Purpose of consulting – best start at the beginning

The way I see it the purpose of Consulting is to apply experience, knowledge and expertise to help a client change.  Clearly change comes in many guises and therefore this broad definition allows for advisory engagements, implementation engagements, strategy engagements etc.

Consulting 1.0 – how have we traditionally delivered on the purpose

Consulting has typically been practiced through people.  The model of Consulting 1.0 is to bring experience, expertise and knowledge to the client through a people channel.  Teams, large and small, descend on the client and practice their craft.  Approaches differ, some are more collaborative, some present themselves as the sage.  What is common however is that the client must buy people to get access to the experience, expertise and knowledge.  Other aspects of Consulting 1.0 that are easy to observe include – proprietary methodologies, closed engagements delivered by one firm, protecting property etc.  In Consulting 1.0 value comes from what you have managed to harvest internally and how you can channel this through your people.

Consulting 2.0 – emergent methods to delivering on the purpose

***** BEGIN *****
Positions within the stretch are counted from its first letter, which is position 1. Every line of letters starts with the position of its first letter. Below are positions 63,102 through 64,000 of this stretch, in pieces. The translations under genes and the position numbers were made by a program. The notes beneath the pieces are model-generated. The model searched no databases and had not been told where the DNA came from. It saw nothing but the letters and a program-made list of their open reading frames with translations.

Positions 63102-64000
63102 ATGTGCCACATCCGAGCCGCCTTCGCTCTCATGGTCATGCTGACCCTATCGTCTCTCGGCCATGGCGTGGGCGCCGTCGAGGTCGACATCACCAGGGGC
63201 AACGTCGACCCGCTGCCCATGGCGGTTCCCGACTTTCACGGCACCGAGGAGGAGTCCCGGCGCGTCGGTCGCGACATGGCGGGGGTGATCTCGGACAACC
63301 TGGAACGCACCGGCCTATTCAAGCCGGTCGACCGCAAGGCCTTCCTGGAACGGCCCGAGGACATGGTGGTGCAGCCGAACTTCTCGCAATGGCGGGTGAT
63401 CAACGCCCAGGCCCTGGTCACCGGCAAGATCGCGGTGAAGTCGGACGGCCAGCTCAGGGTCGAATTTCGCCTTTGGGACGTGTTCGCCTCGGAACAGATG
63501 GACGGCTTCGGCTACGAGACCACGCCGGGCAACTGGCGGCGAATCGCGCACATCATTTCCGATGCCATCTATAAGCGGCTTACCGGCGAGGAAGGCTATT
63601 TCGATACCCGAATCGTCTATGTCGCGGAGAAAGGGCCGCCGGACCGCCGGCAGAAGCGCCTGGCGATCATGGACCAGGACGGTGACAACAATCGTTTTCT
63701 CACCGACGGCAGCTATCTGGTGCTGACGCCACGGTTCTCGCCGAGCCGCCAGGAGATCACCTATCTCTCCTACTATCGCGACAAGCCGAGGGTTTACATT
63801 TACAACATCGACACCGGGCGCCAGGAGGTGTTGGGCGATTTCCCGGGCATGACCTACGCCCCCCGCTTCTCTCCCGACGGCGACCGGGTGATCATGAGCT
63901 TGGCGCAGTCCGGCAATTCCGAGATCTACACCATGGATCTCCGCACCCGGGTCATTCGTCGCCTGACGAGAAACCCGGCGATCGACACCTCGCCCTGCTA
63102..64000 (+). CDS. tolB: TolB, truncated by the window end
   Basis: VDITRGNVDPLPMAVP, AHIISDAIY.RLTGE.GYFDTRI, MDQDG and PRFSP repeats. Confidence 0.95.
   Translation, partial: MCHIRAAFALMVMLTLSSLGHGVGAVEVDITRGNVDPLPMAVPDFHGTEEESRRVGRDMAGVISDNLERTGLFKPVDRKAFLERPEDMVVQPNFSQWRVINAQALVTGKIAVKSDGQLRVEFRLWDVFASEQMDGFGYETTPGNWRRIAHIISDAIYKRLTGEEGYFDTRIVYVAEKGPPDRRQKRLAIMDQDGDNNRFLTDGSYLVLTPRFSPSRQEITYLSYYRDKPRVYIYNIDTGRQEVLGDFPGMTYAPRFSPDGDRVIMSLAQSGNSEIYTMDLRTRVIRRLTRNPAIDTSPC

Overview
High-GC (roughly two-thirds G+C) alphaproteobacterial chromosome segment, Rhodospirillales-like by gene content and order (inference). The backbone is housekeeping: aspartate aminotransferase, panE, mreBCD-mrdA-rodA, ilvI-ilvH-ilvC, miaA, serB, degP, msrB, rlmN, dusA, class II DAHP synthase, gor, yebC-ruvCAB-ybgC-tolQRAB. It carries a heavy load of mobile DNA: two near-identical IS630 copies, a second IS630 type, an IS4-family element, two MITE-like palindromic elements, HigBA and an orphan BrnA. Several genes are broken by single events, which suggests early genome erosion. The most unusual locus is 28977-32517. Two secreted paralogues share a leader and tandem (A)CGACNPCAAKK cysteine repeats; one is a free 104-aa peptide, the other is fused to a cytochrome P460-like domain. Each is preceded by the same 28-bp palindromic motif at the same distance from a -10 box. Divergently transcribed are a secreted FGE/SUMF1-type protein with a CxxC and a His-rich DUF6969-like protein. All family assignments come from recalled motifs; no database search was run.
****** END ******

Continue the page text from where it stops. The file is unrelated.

One of the issues with Consulting 1.0 is that it does not scale.  People are a constraint to growth and ultimately constrain clients and their ability to change (i.e. get access to people and experience).  There are however emerging models whereby services can and are being delivered in ways that ease the reliance on people.  One of the challenges with these models is to ensure that the value proposition is redefined, no point selling the IP and experience without the people as this will chip away at the bedrock of your business.  Emerging models are packaging the IP into services that support the core business, to bring revenue to the Consultant when the client is helping themself change.  A recent example of this in my world is the leadership academy.  This sets about helping clients improve the leadership capabilities in their businesses.  It brings together great IP from consultants (in this case human capital expertise), packages this with contemporary thinking from business schools and wraps this together to support the core services (people oriented) of the consultant.